This will create local expertise on the subject, which can then be exported to other countries. At the same time, this will release pressure on the local power grid through the elimination of air conditioning, which will be a win-win situation.
CM: Britain is working on pulling out of the European Union. What could be the benefits for Zimbabwe considering that the country is under European Union sanctions? What is your view on European Union as a block, is it still relevant considering the changing world order?
PS: First, let me say, I am not a fan of the EU. There is so much unnecessary regulation blindly applied to all the member states with disregard to each country’s differences and uniqueness. I see it as sterilisation of the continent in that regard. Additionally, individual EU countries with vastly different economies have lost the ability to correct or adjust their economies by fluctuating their currencies. For example, Greece cannot inflate its currency to create more jobs for themselves. Everyone shares the Euro. All the countries have different healthcare systems, different retirement ages, etc, yet they are all tied to the Euro. It is like having two people with different personalities wearing the same belt and having to do everything together. The greatest beneficiary, as far as I see it, is Germany. But I think the UK will most likely do more business with Zimbabwe — being independent of the EU, but time will tell. Keep in mind that I am not an economist, I just happen to read a lot on the subject.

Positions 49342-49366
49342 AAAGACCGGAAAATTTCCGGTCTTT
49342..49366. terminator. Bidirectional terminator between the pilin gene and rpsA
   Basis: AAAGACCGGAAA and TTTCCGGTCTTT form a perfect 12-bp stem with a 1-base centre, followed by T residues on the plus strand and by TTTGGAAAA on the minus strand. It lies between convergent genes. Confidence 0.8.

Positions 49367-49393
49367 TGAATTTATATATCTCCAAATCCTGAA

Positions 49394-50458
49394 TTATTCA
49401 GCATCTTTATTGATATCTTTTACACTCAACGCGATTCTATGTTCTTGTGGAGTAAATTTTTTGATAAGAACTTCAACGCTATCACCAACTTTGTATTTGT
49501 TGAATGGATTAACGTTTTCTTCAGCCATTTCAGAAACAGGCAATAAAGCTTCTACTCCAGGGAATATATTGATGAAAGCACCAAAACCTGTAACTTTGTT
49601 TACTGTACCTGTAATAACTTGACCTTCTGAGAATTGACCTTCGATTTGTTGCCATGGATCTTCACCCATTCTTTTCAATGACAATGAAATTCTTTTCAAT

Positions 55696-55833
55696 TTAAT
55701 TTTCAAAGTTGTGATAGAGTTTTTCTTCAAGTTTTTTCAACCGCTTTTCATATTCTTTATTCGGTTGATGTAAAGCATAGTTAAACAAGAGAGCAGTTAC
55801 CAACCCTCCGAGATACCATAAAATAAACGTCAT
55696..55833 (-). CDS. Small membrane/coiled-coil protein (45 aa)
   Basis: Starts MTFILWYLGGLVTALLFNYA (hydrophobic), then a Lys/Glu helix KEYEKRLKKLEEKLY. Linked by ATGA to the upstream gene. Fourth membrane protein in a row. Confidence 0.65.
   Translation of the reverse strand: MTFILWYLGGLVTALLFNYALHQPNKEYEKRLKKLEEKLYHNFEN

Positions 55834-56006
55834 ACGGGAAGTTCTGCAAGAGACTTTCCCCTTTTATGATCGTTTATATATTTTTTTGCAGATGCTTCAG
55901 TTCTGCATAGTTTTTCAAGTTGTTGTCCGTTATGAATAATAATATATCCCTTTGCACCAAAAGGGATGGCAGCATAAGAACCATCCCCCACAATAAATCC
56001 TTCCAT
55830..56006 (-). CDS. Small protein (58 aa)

CM: In terms of accessing money or using the Visa card, how easy was that for you?
PS: I had no problem using my Visa card. I did not even notify my bank of my travel to Zimbabwe, the card worked just fine. When in Zimbabwe, there is no need to exchange foreign currency or carry money everywhere. It is very convenient. But at one restaurant, I was annoyed because they had no prices posted anywhere. The employees did not know the prices and every single item I asked about had to be run through the cash register before they could tell me its cost. Their explanation was that prices change and that it would be too costly to keep updating the menu. But why not just print one sheet of paper with the prices and put it on the counter next to the menu?